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Glyburide / metformin Pregnancy and Breastfeeding Warnings

Medically reviewed by Last updated on Aug 11, 2023.

Glyburide / metformin is also known as: Glucovance

Glyburide / metformin Pregnancy Warnings

Use is not recommended unless clearly needed.

AU TGA pregnancy category: C
US FDA pregnancy category: B

-Insulin is recommended during pregnancy to maintain blood glucose levels as normal as possible.
-If this drug is used during pregnancy, it should be discontinued at least 2 weeks before the expected delivery date.

Abnormal blood glucose levels during pregnancy are associated with a higher incidence of congenital abnormalities. Reproductive studies in rats and rabbits at doses up to 500 times the human glyburide dose have not revealed evidence of harm to the fetus. Neonates born to mothers receiving a sulfonylurea at the time of delivery have experienced prolonged severe hypoglycemia, especially with use of agents that have prolonged half-lives. Sulfonylureas may not be suitable for the treatment of diabetes during pregnancy as significant metabolic changes occurring during this time make control of blood sugar difficult. Metformin itself was not teratogenic in rats or rabbits at doses up to 600 mg/kg/day. There are no adequate and well-controlled studies in pregnant women.

In the US, glyburide has been used in women with gestational diabetes. A retrospective cohort study looking at employer-based insurance claims suggests newborns born to mothers receiving glyburide were more likely to experience adverse reactions than those born to mothers receiving insulin. Of the 110,879 women identified with gestational diabetes mellitus, 4982 women were treated with glyburide and 4191 received insulin. Newborns of mothers treated with glyburide were at an increased risk for neonatal intensive care unit admission, respiratory distress, hypoglycemia, birth injury, and large for gestational age. They were not at increased risk for obstetric trauma, preterm birth, or jaundice; the risk of cesarean delivery was 3% lower. Additional studies are needed to fully assess the risks of this drug during pregnancy.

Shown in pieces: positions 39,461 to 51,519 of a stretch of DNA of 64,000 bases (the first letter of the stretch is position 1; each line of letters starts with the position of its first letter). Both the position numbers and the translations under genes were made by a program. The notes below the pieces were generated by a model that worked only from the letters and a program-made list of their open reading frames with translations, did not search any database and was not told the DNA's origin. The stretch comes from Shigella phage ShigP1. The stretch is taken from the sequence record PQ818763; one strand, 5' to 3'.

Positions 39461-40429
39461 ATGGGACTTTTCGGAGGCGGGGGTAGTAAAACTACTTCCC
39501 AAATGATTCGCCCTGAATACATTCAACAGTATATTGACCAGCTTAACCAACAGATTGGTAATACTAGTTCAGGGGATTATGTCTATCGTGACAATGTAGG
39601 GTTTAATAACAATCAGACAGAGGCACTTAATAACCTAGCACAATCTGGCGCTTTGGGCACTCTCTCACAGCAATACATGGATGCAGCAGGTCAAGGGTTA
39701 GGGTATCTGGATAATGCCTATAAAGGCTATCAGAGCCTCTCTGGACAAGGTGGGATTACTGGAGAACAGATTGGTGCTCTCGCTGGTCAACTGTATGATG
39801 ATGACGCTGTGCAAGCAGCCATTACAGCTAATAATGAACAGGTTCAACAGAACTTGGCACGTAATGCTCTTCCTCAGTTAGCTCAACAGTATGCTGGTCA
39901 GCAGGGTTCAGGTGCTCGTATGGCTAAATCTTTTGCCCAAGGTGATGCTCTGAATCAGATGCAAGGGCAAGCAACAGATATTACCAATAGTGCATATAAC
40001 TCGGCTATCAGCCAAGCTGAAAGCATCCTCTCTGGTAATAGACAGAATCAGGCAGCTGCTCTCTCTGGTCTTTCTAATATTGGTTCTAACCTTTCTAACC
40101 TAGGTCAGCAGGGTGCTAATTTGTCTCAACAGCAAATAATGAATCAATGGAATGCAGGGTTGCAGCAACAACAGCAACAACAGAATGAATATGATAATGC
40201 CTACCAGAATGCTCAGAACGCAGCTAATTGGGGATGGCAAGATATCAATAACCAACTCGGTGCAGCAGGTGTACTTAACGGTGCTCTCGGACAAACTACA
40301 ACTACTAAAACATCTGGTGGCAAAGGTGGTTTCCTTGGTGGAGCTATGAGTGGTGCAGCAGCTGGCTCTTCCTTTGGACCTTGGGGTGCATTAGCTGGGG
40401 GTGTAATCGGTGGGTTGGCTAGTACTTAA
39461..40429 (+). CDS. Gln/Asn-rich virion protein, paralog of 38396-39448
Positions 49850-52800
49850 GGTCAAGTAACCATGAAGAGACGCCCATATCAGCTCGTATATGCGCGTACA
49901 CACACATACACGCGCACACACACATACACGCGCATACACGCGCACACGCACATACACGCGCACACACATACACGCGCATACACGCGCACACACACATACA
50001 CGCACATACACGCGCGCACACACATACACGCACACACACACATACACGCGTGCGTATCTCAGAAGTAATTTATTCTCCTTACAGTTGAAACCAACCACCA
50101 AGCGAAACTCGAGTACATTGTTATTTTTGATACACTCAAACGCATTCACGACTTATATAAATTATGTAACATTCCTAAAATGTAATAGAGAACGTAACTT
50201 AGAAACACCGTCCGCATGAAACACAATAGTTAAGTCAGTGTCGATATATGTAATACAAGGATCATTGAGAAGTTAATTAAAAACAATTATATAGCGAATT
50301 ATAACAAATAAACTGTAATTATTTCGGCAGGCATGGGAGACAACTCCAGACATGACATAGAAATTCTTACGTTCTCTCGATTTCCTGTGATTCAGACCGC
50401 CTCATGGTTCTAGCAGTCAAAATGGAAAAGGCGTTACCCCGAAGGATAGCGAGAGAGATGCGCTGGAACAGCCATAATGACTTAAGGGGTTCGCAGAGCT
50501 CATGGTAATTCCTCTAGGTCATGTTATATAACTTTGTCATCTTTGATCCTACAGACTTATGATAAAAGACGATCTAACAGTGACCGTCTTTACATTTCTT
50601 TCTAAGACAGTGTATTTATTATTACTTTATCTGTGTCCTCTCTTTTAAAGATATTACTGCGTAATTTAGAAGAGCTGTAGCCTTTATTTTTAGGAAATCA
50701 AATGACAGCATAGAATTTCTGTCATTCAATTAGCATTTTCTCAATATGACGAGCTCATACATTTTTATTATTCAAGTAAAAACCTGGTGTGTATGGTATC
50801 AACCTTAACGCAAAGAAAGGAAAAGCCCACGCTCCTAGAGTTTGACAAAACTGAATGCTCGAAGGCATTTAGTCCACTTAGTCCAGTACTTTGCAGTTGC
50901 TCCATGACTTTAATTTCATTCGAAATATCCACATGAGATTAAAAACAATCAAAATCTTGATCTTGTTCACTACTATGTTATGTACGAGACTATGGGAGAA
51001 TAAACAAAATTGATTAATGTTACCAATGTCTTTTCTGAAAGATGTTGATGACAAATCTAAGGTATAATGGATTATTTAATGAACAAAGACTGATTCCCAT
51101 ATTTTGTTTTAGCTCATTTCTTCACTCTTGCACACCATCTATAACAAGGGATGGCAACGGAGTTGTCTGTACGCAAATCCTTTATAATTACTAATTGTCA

AU TGA pregnancy category C: Drugs which, owing to their pharmacological effects, have caused or may be suspected of causing, harmful effects on the human fetus or neonate without causing malformations. These effects may be reversible. Accompanying texts should be consulted for further details.

US FDA pregnancy category B: Animal reproduction studies have failed to demonstrate a risk to the fetus and there are no adequate and well-controlled studies in pregnant women.

See references

Glyburide / metformin Breastfeeding Warnings

Both glyburide and metformin are found in low levels in human milk. In a small (n=8) single-dose study, maximum estimated glyburide doses expected in fully breastfed infants would be less than 1.5% and less than 0.7% of the maternal weight-adjusted dose for the 5 and 10 mg doses, respectively. Metformin drug levels are expected to be 0.5% of their mother's weight-adjusted dosage and are expected to be relatively constant. A large study in mothers receiving metformin found no adverse effects in their breastfed infants; there were low detectable serum levels in some infants. Monitoring of the breastfed infant's blood glucose is advisable during maternal therapy with hypoglycemic agents.

Use is not recommended and a decision should be made to discontinue breastfeeding or discontinue the drug, taking into account the importance of the drug to the mother.

Excreted into human milk: Yes (glyburide); Yes (metformin)

Comments: If diet alone is inadequate for controlling blood glucose, insulin therapy should be considered.

See references

References for pregnancy information

  1. Product Information. Glucovance (glyburide-metformin). Bristol-Myers Squibb. 2001.
  2. Cerner Multum, Inc. Australian Product Information.
  3. Camelo Castillo W, Boggess K, Sturmer T, Brookhart MA, Benjamin DK Jr, Jonsson Funk M. Association of adverse pregnancy outcomes with glyburide vs insulin in women with gestationaol diabetes. JAMA Pediatr. 2015.

References for breastfeeding information

  1. Product Information. Glucovance (glyburide-metformin). Bristol-Myers Squibb. 2001.
  2. Cerner Multum, Inc. Australian Product Information.
  3. United States National Library of Medicine. Toxnet. Toxicology Data Network. 2013.

Further information

Always consult your healthcare provider to ensure the information displayed on this page applies to your personal circumstances.